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Articles: Technology

Syracuse University, which has offered MOOCs in data science and librarianship, has used CourseSites to download user information and export it into Excel.

The Syracuse data science MOOC was designed principally to showcase the school’s new certificate of advanced study in the field, says Peggy M. Brown, director of instructional design and an adjunct professor in the School of Information Studies.

Officials at Cuyahoga Community College in Ohio have developed a MOOC consistent with its mission as a two-year school that provides developmental education, particularly in math, to get prospective students up to speed.

Higher ed has a new recruitment tool available with LinkedIn’s University Pages, which not only promote a school, but add a powerful networking platform for current and future alumni.

“A LinkedIn University Page includes all the things that touch a university in one space,” says John Hill, LinkedIn’s higher education evangelist. “It’s rich media, so it can have videos, imagery, blog posts, and so on.”

60 percent of students say they would not attend an institution that does not provide extensive Wi-Fi, according to a December 2011 Educause study.

Students come onto campus expecting high-performing Wi-Fi not just in their dorms and classrooms, but everywhere from the stadium bleachers to the quad.

  • Hire a Wi-Fi integrator to assess your needs.
  • Think about the needs of everyone on campus (not just students).
  • Determine a level of performance that can support the busiest times of day.
  • Don’t scrimp on access points (APs) or other hardware.
  • Place outdoor APs under building overhangs to minimize the chance for damage.

Participants in MIT’s about-to-launch “XSeries” MOOCs on computer science will get about three courses-worth of instruction that should give them a strong jump start on future studies or prepare them for a summer internship, senior lecturer Chris Terman says.

When your students graduate, they're entering a whole new world of job descriptions, resumes, cover letters, networking contacts, interviews, industry jargon, and career fairs. The whole process can be overwhelming.

What's more: Few university career service centers prep their students for the most important aspect of today's job search—all things digital.

Andy Murray’s Wimbledon victory set the record for the most related tweets in the UK—placing his Centre Court championship in the ranks of President Obama’s election night speech, the Pope’s inauguration, and—go figure—the Spice Girls reunion at the Olympics.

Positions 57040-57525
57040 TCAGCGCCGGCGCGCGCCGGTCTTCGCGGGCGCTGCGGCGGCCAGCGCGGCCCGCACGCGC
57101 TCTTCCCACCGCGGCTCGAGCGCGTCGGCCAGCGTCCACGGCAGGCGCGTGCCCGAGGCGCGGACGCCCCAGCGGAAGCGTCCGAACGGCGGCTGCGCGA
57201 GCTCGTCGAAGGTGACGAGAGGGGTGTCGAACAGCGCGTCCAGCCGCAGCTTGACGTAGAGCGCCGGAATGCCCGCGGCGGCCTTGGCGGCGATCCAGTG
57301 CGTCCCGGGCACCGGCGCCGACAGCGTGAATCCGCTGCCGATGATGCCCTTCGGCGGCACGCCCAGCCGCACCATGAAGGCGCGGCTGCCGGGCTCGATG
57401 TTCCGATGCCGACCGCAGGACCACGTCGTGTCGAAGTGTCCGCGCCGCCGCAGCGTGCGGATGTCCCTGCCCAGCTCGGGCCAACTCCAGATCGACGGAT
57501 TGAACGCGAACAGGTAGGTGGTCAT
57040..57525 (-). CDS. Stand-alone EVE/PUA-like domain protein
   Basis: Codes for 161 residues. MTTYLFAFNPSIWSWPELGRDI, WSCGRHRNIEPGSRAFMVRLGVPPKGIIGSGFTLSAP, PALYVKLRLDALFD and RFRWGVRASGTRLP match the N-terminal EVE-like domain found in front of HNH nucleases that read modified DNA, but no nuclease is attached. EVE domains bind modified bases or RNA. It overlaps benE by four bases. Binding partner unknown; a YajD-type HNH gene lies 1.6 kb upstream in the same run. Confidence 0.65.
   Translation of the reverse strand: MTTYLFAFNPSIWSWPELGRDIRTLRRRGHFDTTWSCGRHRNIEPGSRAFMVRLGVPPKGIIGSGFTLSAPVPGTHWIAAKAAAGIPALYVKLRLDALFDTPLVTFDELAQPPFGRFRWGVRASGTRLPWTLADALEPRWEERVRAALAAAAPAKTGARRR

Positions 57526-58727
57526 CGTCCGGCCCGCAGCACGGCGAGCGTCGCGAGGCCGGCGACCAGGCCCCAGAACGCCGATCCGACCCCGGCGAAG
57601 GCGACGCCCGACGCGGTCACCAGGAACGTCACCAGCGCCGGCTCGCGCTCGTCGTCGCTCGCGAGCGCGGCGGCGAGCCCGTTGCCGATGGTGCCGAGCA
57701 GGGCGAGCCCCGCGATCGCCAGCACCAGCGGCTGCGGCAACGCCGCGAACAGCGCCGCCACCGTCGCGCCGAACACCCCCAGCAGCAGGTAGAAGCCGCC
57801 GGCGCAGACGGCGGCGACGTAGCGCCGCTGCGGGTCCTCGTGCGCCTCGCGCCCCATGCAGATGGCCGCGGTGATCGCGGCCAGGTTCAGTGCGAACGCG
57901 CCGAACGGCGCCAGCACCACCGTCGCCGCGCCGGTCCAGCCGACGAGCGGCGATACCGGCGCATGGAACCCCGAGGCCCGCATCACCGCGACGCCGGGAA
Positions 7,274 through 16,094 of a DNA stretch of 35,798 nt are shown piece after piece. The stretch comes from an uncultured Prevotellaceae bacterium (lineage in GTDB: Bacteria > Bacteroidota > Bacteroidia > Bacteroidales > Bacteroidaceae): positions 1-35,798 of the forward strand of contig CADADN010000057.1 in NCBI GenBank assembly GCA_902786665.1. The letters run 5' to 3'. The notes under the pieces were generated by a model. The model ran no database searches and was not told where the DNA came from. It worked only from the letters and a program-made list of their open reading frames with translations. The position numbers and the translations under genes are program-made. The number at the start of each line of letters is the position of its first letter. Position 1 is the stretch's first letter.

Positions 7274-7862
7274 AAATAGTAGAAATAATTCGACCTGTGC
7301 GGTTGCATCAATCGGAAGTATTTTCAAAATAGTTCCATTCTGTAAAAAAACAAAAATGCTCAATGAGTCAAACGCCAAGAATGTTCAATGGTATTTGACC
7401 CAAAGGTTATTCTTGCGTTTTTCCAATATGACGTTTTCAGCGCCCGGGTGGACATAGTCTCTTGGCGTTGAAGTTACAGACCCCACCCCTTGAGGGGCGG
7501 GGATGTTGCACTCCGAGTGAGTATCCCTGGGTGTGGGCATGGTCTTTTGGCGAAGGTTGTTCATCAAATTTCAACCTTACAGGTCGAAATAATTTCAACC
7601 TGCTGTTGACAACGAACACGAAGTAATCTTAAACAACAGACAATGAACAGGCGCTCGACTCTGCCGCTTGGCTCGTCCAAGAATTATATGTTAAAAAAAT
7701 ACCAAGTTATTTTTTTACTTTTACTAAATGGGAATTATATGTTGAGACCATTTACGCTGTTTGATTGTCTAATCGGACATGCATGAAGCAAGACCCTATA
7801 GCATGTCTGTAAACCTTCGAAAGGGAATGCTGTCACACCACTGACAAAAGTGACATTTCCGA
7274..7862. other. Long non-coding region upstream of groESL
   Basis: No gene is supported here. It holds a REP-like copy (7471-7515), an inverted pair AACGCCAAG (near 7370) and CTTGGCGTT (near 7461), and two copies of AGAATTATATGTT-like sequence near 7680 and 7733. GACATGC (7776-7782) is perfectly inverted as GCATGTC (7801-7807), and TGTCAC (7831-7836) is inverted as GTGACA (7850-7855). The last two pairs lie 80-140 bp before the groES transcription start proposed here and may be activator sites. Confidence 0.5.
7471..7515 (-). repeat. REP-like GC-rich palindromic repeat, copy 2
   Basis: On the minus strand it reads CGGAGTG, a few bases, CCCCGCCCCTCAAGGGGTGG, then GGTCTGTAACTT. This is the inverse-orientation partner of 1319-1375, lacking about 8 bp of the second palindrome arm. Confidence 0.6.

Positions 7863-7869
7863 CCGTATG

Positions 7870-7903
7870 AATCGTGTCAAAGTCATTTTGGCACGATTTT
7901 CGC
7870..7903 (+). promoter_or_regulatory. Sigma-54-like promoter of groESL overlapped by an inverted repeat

Now, the Campus Insiders website is using this fascination with social media to lure readers to sports highlights and analysis. It has 37,000 likes on Facebook and 2,400 Twitter followers.

College-age students have grown up with mobile phones, and they’re used to having them work when and where they want. With a 342-acre campus that has more than 11,000 students and more than 430 buildings; making mobile phones work everywhere is a tall order for Yale University.

There's already an array of networks, online discussion boards, and forums where administrators are sharing best practices for MOOCs.

Michigan State University’s first massive open online course—Metropolitan Agriculture Value Creation—attracted 400 people from around the globe interested in learning about new ways to produce food in urban areas. Launched in March 2012, the course was built on a WordPress website and students communicated with one another via Facebook and Twitter.

When Cornell University joined the edX consortium last May, the impetus came not only from professors who wanted to offer MOOCs but also from prospective students who were asking admissions officers about whether the university provided these courses.

“They were hearing from high school students that if you are going to be a modern university, you have to participate in this,” says Joe Burns, Cornell’s dean of faculty and member of a committee that considered whether the university should affiliate with a consortium.

Tracking help requests at Carthage College has resulted in time and money savings­—as well as happier users.

The Library and Information Services (LIS) department at Carthage College (Wis.) has provided support services to the campus community since 2001. Part library information desk, part IT and media help desk, LIS’ 22 staff members answer nearly 10,000 questions a year, ranging from where to find a book to figuring out why a student’s email account suddenly stopped working or helping a faculty member put a course online.

Massive Open Online Courses (MOOCs) have undeniable appeal: they can support hundreds of thousands of students, are accessible to all, are taught by top faculty at prestigious universities, and, of course, are free…at least for now.

Using collaborative marketing, contracting, and course development strategies, colleges are redefining online education.

Before 2012, students who wanted to pursue an online degree at one of Florida’s public colleges or universities would have to navigate through a maze of websites, trying to cobble together a set of classes that would meet the requirements for their program.

The team that first explored bringing a shared services model to the University of Michigan couldn’t help but notice some vast inefficiencies when it broke down the $325 million being spent on IT. Excluding the university’s massive health system, the analysis revealed multiple networks, data centers, and server closets, with 35 different email systems and more than 150 organizations maintaining computers for faculty and staff.